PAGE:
Media coverage of Kenya’s 2002 elections: A Case Study of The Daily Nation and The East African Standard
Everywhere in countries around the world, there is an urgent call for governments in Nations to enforcement democracy for its citizens. One of the measures of democracy is in an election where citizens are able to freely elect the leaders who govern them. In such times, the media in general play a vital role in among other things, informing the voters, providing a forum for debate and acting as a watchdog to ensure that election malpractices are not carried out. Further, as purveyors of truth, the media is expected to give balanced accounts of the political parties contending as well as debate the promises of the candidates and parties in question.
In Kenya’s 2002 elections, the voters depended on the media to effectively play out its role as a purveyor of information, and also set the agenda for what was deemed important. This research report is an examination, an analysis, which looks into what Kenya’s leading newspapers reported about the elections in 2002. In this report, I will not only be looking at the overall picture the newspapers painted but further, I will examine the themes that played themselves out in the newspapers over the election period.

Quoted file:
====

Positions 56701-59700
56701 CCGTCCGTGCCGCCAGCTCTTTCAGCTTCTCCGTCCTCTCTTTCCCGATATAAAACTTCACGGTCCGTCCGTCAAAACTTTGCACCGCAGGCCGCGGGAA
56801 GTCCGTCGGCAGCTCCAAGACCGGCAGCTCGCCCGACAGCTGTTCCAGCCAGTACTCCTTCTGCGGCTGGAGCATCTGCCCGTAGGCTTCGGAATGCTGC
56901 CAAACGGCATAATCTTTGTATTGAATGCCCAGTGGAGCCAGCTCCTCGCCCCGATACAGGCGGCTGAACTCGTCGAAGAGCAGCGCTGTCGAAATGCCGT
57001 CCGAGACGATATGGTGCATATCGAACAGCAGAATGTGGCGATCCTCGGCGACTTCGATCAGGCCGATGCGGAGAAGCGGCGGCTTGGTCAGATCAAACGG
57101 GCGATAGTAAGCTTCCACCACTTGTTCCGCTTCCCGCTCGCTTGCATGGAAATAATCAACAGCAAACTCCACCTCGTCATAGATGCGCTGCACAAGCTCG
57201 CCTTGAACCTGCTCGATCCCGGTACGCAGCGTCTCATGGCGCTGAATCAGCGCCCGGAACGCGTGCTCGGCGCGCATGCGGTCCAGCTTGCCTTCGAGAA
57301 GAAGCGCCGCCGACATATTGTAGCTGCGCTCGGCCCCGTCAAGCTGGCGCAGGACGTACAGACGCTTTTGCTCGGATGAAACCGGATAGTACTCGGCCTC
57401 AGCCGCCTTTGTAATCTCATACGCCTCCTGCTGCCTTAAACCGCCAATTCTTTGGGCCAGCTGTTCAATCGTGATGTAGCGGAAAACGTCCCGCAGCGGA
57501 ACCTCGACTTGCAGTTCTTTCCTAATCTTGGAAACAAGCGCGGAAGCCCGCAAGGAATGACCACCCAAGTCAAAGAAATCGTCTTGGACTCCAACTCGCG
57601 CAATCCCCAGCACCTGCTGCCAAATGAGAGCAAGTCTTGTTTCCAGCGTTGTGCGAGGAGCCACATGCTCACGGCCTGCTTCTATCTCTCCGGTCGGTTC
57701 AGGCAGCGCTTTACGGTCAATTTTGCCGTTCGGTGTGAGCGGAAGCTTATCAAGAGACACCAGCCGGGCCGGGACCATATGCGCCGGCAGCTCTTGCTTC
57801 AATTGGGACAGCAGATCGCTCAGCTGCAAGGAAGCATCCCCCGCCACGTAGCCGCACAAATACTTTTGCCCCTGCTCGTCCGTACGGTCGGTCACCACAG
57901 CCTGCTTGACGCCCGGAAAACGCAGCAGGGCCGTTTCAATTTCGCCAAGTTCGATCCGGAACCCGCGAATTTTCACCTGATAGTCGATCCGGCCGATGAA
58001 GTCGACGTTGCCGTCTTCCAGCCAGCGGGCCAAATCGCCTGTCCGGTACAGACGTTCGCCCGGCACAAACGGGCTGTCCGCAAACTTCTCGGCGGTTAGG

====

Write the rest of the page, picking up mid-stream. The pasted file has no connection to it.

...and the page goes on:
The theories of news production as well as the role of media in democracy and subsequently in election coverage will aid the arguments in this paper. Further, I will also debate the notion of objectivity in media coverage in order to ascertain whether private media can be the standards set for the industry. In doing this, the research will be examining the role of media in democracy and subsequently in an election coverage.
Media Coverage, Elections, Kenya, Daily Nation, Democracy
Muriungi, Anne Muthoni